Reinstatement isn't a guarantee of diminished symptoms for everyone but it's the best tactic available.  You're still in the time period where reinstatement predictably works, up to 3 months after last dose.  It is best to reinstate as soon as possible after withdrawal symptoms occur. We usually suggest a much smaller reinstatement dose than your last dose.   Then, once you've stabilized on that dosage, which can take several months,  you can begin a 10% per month taper down to zero.   Please read:
 
About reinstating and stabilizing to reduce withdrawal symptoms. -- at least the first page of the topic
 
If you are interested in reinstating, I would suggest reinstating 1mg of Seroxat.   It takes about 4 days for a dose change to get to get to full state in the blood and a bit longer for it to register in the brain.
 
This link explains how to obtain the small non-standard doses of Seroxat/Paxil.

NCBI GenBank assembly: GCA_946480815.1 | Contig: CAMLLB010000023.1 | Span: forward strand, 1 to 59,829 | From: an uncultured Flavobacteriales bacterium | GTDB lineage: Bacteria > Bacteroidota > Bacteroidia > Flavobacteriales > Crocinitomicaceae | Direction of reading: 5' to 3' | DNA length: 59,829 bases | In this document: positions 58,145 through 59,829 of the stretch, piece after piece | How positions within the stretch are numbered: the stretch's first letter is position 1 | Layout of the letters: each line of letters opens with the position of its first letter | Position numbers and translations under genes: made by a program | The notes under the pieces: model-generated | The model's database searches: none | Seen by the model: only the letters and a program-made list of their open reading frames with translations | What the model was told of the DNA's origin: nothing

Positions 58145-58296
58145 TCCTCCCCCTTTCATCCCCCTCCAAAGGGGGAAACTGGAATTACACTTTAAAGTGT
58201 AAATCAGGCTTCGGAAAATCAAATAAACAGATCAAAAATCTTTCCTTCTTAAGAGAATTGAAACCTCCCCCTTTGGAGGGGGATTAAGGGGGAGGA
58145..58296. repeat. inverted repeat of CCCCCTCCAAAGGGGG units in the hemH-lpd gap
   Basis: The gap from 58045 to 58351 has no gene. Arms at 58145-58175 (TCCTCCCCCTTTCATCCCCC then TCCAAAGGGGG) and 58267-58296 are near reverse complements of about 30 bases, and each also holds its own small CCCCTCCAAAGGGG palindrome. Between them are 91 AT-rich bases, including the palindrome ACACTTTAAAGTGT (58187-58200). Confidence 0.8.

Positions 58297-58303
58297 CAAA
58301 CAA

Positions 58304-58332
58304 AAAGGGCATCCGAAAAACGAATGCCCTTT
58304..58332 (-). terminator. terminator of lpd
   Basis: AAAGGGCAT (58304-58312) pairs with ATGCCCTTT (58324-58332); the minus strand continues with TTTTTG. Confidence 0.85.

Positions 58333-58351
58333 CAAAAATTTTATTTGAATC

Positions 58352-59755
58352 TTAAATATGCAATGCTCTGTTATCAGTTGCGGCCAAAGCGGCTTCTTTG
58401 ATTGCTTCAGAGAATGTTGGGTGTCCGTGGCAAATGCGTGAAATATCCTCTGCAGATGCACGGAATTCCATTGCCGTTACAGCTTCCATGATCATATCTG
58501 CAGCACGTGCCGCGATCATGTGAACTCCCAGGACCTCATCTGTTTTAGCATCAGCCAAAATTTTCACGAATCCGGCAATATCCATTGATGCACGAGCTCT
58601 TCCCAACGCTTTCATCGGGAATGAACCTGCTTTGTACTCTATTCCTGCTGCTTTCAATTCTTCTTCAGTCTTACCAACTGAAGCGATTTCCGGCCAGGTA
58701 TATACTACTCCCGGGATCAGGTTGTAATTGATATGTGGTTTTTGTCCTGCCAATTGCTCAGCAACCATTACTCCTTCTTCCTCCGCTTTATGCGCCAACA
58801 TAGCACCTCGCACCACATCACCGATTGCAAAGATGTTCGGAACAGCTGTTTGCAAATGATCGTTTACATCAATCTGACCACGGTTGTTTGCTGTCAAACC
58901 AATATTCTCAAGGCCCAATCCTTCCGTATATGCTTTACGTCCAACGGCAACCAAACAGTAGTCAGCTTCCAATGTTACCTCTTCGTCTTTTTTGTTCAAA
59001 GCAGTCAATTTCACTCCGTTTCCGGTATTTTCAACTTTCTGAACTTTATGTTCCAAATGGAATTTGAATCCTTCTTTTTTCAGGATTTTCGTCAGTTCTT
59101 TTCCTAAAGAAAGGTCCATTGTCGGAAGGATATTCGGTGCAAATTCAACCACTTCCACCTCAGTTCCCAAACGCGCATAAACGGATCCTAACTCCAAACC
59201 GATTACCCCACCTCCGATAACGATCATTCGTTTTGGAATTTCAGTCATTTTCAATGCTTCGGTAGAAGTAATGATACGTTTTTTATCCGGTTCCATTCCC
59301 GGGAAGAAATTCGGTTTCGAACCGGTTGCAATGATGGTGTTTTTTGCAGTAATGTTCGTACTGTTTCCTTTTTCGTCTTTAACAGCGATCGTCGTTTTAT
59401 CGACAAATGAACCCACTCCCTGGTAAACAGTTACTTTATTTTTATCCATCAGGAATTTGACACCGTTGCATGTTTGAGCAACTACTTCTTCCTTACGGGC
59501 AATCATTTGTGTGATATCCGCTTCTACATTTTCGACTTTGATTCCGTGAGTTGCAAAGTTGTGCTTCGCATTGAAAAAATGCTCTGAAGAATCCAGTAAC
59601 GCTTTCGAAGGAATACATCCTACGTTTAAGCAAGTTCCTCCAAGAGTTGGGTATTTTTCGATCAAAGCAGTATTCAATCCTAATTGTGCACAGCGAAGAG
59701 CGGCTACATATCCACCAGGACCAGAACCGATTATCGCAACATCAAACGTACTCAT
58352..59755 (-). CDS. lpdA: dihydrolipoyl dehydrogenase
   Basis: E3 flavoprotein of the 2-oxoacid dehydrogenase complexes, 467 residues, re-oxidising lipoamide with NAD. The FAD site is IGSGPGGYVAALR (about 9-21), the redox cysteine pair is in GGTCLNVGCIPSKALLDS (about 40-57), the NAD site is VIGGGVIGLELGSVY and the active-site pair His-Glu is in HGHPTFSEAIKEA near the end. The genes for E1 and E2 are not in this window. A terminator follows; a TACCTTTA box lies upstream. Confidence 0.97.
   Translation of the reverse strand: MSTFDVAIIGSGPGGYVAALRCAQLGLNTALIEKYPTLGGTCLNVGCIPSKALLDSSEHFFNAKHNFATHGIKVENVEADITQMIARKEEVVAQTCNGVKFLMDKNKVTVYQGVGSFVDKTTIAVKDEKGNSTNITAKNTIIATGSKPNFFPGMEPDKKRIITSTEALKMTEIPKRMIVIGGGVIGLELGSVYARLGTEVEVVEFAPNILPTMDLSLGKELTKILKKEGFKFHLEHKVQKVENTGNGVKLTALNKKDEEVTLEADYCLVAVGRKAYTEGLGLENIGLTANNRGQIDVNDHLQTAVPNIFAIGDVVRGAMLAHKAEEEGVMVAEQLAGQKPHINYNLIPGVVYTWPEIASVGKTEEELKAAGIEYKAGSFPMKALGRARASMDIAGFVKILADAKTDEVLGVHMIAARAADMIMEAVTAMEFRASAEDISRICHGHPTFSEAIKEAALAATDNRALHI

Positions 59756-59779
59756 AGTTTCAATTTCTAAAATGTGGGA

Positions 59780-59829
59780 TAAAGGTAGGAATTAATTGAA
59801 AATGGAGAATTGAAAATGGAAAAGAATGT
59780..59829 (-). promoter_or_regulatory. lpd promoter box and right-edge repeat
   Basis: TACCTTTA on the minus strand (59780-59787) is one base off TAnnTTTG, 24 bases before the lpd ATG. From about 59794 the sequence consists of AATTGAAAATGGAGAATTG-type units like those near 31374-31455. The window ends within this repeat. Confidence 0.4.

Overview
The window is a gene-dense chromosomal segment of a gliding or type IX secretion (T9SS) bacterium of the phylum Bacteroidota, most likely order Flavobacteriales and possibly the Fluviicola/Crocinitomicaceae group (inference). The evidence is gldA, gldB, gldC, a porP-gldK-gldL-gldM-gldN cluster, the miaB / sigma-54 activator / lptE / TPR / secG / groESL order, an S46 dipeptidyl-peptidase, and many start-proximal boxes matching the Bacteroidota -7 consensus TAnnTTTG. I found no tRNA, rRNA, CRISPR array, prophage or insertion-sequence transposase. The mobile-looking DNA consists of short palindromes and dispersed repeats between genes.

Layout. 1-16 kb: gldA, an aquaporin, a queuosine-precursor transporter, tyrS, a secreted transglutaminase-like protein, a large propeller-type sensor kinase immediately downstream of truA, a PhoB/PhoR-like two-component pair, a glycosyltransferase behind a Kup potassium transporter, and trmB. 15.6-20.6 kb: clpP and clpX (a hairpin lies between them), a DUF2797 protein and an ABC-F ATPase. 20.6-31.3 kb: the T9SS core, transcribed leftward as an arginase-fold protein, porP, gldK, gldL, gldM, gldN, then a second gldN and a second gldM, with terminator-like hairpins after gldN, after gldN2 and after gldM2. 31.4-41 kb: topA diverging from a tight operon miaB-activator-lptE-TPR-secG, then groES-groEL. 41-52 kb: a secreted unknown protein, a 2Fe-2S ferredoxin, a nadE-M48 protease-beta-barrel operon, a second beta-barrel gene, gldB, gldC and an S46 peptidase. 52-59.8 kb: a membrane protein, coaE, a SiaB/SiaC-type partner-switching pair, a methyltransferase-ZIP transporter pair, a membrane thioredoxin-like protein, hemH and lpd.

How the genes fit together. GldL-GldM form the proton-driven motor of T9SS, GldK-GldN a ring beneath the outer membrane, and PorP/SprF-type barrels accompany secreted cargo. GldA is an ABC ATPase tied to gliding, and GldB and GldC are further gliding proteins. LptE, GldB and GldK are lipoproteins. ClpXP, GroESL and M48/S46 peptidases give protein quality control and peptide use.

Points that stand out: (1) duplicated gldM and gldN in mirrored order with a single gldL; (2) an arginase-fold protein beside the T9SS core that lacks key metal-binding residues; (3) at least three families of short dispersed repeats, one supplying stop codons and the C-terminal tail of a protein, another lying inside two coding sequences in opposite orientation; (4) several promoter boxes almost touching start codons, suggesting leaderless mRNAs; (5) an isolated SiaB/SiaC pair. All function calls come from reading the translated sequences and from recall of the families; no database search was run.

We don't recommend a lot of supplements on SA, as many members report being sensitive to them due to our over-reactive nervous systems, but two supplements that we do recommend are magnesium and omega 3 (fish oil). Many people find these to be calming to the nervous system. 

 

 

 

Please research all supplements first and only add in one at a time and at a low dose in case you do experience problems.
 
This is your Introduction topic, where you can post updates, ask questions and connect with other members.
 
 
 

 

 

 

 

 

 

 

 

 

 

 

Gridley Introduction

 

Lexapro 20 mg since 2004.  Begin Brassmonkey Slide Taper Jan. 2017.   

End 2017 year 1 of taper at 9.25mg